Hemophilus Influenzae

Gram- bacillus responsible for 5% of all bacterial meningitis cases,l also first complete genome sequenced by Vente and Celera Genomics

Celera Genomics

privately owned biotech company (Craig Venter)
techniques: relied on newer/faster DNA sequences & programs
*Hare

Craig Venter

entreprenuer who worked for Celera. Developed the "Shotgun" sequencing method, wanted people to pay to view genes in database, raced against Francis Collins to Finish Genome

Shotgun Approach

• As genomes get larger, piecing together information gets more difficult.
• Typically used for smaller genomes, like bacteria.
• Early step is to fractionate DNA to that the fragments of the particular size are used.
o This is done by using a sonificator which breaks
the DNA into particular sizes that can be shown
on a gel and extracted and purified. The
end-sequences of DNA inserts are obtained and
put into computer to sequence them.
• Organizing the clones, you generate probes from the clones creating end-sequences and apply it to the entire genome. If the probe sticks to numerous places then you can attempt to say that they line up to each other in the genome.

Genomics

study and comparison of genomes within a single species or among different species

Expressed Sequence Tags

certain short sequences that correspond to sequences present in known mRNA, are catalouged in a computer, which identifies sequences that are new product coding genes.

In Vitro Mutagenesis

A technique to discover the function of a gene by introducing specific changes into the sequence of a cloned gene, reinserting the mutated gene into a cell, and studying the phenotype of the mutant. RNAi is more effective and faster.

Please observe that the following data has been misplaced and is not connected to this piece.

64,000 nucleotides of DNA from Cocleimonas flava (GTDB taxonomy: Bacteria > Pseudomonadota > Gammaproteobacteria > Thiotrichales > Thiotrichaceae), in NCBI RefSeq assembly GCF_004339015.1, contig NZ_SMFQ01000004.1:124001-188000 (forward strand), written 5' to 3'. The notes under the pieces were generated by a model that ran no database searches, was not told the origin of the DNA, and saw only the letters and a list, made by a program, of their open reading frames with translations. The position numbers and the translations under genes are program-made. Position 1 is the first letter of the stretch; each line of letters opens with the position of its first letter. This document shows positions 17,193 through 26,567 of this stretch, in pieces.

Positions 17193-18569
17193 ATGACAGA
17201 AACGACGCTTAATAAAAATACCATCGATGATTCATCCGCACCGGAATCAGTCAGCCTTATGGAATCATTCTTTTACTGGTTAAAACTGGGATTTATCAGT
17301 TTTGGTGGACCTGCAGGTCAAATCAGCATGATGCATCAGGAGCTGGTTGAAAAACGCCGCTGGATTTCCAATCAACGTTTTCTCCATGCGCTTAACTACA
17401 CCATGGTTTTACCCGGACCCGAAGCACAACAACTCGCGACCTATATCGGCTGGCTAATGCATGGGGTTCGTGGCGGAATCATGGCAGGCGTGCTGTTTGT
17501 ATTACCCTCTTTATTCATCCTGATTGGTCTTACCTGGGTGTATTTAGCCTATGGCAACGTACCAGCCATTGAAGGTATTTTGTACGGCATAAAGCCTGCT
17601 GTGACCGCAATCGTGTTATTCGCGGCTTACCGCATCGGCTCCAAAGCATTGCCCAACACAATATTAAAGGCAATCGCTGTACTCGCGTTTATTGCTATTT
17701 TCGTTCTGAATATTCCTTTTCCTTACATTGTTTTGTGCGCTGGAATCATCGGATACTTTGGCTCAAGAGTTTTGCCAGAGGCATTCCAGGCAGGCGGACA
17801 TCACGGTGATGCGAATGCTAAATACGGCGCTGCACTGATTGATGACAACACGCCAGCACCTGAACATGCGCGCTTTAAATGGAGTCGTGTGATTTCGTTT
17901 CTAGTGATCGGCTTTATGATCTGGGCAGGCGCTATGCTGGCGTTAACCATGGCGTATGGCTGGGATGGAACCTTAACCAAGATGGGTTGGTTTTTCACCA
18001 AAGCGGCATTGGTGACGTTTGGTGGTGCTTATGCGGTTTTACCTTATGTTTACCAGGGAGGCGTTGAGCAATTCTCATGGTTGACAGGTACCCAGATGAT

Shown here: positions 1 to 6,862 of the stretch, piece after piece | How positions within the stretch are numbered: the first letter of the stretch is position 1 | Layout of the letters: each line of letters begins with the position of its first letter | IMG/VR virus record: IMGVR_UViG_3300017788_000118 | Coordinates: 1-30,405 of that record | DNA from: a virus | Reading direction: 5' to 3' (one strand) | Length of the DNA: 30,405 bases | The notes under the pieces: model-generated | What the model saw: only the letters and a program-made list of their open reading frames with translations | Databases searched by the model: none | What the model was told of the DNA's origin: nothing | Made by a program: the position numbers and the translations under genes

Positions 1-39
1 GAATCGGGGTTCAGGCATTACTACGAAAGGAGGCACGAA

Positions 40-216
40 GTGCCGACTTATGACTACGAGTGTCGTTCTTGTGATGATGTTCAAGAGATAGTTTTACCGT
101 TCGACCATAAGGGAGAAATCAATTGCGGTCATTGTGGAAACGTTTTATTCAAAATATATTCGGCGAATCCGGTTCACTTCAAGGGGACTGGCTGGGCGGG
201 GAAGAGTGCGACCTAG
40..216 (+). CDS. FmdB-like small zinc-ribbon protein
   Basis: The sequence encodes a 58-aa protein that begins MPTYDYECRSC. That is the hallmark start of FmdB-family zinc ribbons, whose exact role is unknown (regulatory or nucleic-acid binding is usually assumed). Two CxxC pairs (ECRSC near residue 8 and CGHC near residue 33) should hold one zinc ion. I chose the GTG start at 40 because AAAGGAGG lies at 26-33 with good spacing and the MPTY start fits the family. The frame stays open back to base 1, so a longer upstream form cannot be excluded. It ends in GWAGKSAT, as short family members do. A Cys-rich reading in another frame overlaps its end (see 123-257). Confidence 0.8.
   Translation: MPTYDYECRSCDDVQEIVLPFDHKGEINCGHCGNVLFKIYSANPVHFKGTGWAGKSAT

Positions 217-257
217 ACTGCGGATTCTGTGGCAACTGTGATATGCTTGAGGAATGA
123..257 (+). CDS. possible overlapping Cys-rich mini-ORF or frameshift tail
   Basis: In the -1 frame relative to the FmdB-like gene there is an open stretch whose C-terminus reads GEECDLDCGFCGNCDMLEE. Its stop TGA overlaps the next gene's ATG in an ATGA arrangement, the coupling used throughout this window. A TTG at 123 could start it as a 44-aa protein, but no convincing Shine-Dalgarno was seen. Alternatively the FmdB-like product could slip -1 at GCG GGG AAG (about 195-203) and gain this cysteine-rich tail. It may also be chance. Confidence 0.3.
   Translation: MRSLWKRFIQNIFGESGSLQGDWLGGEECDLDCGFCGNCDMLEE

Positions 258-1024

RNAi

RNA interference; injecting double stranded RNA into a cell turns off expression of a gene with the same sequence as the RNA, useful in assesing differential expression of genes.

DNA microarray assays

A method to detect and measure the expression of thousands of genes at one time. Tiny amounts of a large number of single-stranded DNA fragments representing different genes are fixed to a glass slide. These fragments, ideally representing all the genes of an organism, are tested for hybridization with various samples of cDNA molecules.

Proteomes

the full protein sets encoded by genomes

Proteomics

the study of all of an organism's proteins, including its identity, structure, interaction, and abundance

SNPs

a DNA sequence variation occurring when a single nucleotide — A, T, C, or G — in the genome (or other shared sequence) differs between members of a species (or between paired chromosomes in an individual). For example, two sequenced DNA fragments from different individuals, AAGCCTA to AAGCTTA, contain a difference in a single nucleotide. In this case we say that there are two alleles : C and T. Frequency may vary with ethnicity